The flight attendants of CHAOS


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Several United Airlines flight attendants wearing “CHAOS” T-shirts at a meeting to decide plans for a potential strike in 2001. CHAOS—an acronym for “Create Havoc Around Our System”—is a strike strategy first used in 1993 during a labor dispute between Alaska Airlines and their flight attendants’ union. The strategy can keep a company guessing about when, where or even how a strike might happen.

Tim Boyle/Newsmakers/Getty Images

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Tim Boyle/Newsmakers/Getty Images

Several United Airlines flight attendants wearing “CHAOS” T-shirts at a meeting to decide plans for a potential strike in 2001. CHAOS—an acronym for “Create Havoc Around Our System”—is a strike strategy first used in 1993 during a labor dispute between Alaska Airlines and their flight attendants’ union. The strategy can keep a company guessing about when, where or even how a strike might happen.

Tim Boyle/Newsmakers/Getty Images

When contract negotiations between Alaska Airlines and their flight attendants’ union broke down in 1993, the union had a choice to make.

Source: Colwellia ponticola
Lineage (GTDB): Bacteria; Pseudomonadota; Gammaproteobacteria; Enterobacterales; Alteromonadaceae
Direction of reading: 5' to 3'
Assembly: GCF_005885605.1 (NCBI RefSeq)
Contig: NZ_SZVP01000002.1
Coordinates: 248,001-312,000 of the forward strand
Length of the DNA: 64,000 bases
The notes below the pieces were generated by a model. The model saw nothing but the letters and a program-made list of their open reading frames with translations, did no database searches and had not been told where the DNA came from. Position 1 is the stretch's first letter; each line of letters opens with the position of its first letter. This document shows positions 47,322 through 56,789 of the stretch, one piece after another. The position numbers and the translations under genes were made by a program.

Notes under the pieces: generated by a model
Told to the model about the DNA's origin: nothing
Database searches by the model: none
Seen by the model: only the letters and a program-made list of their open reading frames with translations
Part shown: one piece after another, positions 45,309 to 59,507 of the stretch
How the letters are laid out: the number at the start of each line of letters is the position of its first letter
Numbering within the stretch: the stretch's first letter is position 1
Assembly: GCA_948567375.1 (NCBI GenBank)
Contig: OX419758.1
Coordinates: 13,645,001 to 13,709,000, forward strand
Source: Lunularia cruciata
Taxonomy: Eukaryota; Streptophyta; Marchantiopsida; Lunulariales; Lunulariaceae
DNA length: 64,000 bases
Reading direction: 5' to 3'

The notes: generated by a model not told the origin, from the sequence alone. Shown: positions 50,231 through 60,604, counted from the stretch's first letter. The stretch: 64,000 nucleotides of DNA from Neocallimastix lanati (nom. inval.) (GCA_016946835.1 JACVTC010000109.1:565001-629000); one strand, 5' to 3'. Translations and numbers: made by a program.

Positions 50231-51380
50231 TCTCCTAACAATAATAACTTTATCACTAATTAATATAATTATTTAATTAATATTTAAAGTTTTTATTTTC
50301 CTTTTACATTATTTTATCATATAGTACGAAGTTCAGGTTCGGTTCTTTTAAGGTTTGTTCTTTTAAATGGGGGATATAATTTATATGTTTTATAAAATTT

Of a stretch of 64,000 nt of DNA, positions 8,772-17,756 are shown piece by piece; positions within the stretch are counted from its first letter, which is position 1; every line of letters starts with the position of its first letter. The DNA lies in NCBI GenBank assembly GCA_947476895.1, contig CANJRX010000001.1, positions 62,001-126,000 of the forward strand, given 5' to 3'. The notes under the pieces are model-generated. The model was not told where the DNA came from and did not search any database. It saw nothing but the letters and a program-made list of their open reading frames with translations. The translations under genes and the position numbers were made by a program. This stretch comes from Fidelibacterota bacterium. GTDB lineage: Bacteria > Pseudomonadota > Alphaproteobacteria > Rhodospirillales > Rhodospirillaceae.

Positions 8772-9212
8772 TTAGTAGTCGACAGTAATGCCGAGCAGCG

The union — The Association of Flight Attendants-CWA — knew that if they chose to strike, Alaska Airlines could use a plan. While Alaska Airlines technically couldn’t fire someone on strike, they could permanently replace the striking flight attendants with new workers. Essentially, if the union went on strike, they could risk thousands of people’s jobs. The flight attendants knew they needed a counter-strategy.

They went with a strategy they called CHAOS: “Create Havoc Around Our System.”

The strategy had two phases. Phase one: The union kept Alaska guessing about when, where, and how a strike might happen. They kept everyone, even their own members, in the dark. And in turn, Alaska Airlines had to be prepared for a strike at any place and any time. Phase two was to go on strike in a targeted and strategic way.

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The havoc that the flight attendants created set off a sort-of labor-dispute arms race and would go on to inspire strikes today. And, it showed how powerful it can be to introduce a little chaos into negotiations.

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Our show today was hosted by Nick Fountain and Kenny Malone. It was produced by Sam Yellowhorse Kesler with help from Dave Blanchard and Willa Rubin, edited by Jess Jiang, fact-checked by Sierra Juarez, and audio-engineering by Hans Copeland. Ayda Pourasad helped with research. Alex Goldmark is our Executive Producer.

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